The NQ/NC Tour


            Before I launch into the events of the most recent week, I have a few follow-up comments about last week’s post.

            First of all, I have had the opportunity to think about relationships and friendships in general. By and large, I recognize my pattern here in Mauritania is reflective of the one at home: I don’t have an abundance of deep friendships; rather I am selective about the few people whom I “let in.” I have lots of acquaintances and I tend to be cautious about using the word “friend,” as it has a great deal of significance for me, so I don’t use it casually.

            As for being placed in a city, where life tends to be more anonymous than in villages, I have fully realized that the Peace Corps gave me exactly what I asked for! I didn’t want village life in Mauritania and was never attracted to small town living in the USA. My relationships here reflect the setting where I have chosen to live.

            I appreciate that several friends and family members read the post from last week and wrote to inquire how I was doing now. Thanks to my brother Bob, cousin Rick, and friends Bob, Carl, Dotty, Jill, Marian, and Patti. Rick had a particularly short-and-sweet analysis of the situation, telling me, “You appear to be a well oiled cog in a broken wheel.”

            It’s wonderful to have such understanding and support from my “home team.” My stay here is significantly enhanced by having that!


            On Monday, Daouda, our Peace Corps language coordinator asked me to take an active part in PST 2005 for the incoming group of trainees this summer. I never got to find out exactly what he had in mind because I told him that I will be leaving early in the summer, so I would not be on hand to participate in the training. He said he didn’t realize that my service would be over so soon. (That’s okay. I did!)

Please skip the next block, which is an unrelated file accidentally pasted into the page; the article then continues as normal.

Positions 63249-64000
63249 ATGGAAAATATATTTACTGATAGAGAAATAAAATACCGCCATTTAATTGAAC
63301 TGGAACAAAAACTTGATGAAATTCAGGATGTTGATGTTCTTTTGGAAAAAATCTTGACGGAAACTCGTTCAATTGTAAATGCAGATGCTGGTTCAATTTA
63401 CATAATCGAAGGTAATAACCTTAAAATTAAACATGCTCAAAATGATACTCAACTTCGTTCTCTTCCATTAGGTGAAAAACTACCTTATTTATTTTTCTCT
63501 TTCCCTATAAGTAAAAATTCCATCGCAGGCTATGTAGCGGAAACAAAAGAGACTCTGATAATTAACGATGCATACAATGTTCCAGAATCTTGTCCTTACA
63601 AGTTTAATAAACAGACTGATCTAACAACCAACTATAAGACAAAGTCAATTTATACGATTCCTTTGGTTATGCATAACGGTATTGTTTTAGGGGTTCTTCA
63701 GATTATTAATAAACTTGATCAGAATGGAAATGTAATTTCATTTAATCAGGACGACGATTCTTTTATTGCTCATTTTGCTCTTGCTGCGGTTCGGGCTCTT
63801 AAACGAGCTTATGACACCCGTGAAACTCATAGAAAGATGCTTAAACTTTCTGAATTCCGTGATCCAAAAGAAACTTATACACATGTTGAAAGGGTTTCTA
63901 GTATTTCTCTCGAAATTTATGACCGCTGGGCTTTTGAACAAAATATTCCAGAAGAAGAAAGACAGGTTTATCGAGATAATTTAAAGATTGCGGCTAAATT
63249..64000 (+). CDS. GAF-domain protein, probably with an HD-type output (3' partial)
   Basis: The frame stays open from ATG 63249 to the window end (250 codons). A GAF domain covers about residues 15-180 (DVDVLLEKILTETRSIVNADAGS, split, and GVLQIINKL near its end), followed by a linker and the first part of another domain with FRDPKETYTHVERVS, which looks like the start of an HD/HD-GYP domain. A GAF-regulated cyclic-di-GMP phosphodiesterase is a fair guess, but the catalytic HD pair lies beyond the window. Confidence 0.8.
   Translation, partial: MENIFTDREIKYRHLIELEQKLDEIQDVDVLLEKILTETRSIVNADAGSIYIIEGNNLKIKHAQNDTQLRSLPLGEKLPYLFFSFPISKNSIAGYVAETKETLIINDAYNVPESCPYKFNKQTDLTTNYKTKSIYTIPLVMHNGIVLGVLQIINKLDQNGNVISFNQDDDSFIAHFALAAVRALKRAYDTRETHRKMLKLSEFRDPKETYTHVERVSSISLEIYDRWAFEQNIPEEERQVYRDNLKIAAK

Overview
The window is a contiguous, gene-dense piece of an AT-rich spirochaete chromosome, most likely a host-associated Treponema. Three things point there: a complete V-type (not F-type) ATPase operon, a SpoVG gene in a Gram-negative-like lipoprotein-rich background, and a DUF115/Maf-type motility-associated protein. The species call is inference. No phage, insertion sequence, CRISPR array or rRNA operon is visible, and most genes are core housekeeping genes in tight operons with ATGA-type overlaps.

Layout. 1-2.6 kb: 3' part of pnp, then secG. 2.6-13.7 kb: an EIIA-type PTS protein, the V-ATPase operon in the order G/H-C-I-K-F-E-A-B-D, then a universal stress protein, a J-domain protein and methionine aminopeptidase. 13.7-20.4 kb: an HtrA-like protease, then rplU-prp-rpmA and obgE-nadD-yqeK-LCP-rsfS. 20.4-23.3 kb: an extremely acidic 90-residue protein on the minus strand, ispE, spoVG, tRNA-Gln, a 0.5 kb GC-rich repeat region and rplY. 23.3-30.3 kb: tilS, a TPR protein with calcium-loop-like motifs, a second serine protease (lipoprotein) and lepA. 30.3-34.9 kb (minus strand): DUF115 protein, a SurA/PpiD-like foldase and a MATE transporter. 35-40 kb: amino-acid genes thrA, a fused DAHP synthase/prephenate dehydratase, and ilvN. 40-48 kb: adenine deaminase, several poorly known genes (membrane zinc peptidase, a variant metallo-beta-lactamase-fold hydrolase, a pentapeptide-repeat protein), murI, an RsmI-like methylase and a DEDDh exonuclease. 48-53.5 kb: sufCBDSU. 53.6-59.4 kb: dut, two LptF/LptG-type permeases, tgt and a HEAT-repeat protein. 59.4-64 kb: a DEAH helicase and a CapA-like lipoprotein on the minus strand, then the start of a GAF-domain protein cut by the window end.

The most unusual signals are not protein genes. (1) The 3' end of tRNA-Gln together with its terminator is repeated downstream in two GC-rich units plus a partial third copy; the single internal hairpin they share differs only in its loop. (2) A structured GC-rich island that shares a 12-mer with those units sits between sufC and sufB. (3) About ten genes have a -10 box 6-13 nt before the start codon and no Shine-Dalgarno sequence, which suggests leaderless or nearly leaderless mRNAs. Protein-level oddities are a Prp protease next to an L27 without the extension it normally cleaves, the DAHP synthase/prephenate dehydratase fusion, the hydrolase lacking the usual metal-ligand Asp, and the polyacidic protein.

Later in the day, I spoke to my APCD to solidify the possible mission I could take as early as this week, visiting some areas where I had never been before, to present explanations about the new textbook that Kristen and I wrote and also about Lesson Plans that Work, a manual created by four PCVs who taught here from 2002-2004. It looks like the trip is on!


            Monday night Babah came to visit unannounced at 9:30 PM. I could see fairly early in the visit that he was agitated about something, and that he needed to talk. He began to explain that he was having trouble with the owners of the store where he works. He is scheduled for a shift that begins at 9:00 in the morning and goes until 9:00 in the evening. In addition to those twelve hours, they usually ask him to stay until as late as 11:00 at night or even until 1:00 in the morning. During January, he worked this punishing schedule with one day off during the entire month.

            There is no such thing as overtime. For his long hours he is earning what is considered to be good wages in Mauritania, in that he is earning 50,000 to 60,000 ouguiya a month. While this is equivalent in American money to only about $200, it is about twice what the average teacher earns.

            He had told his employer that he wants to continue working at the store, but that he cannot continue working such long hours. They told him that they need him those hours, and they will not diminish them. He told them that he would have to quit, which he had just done.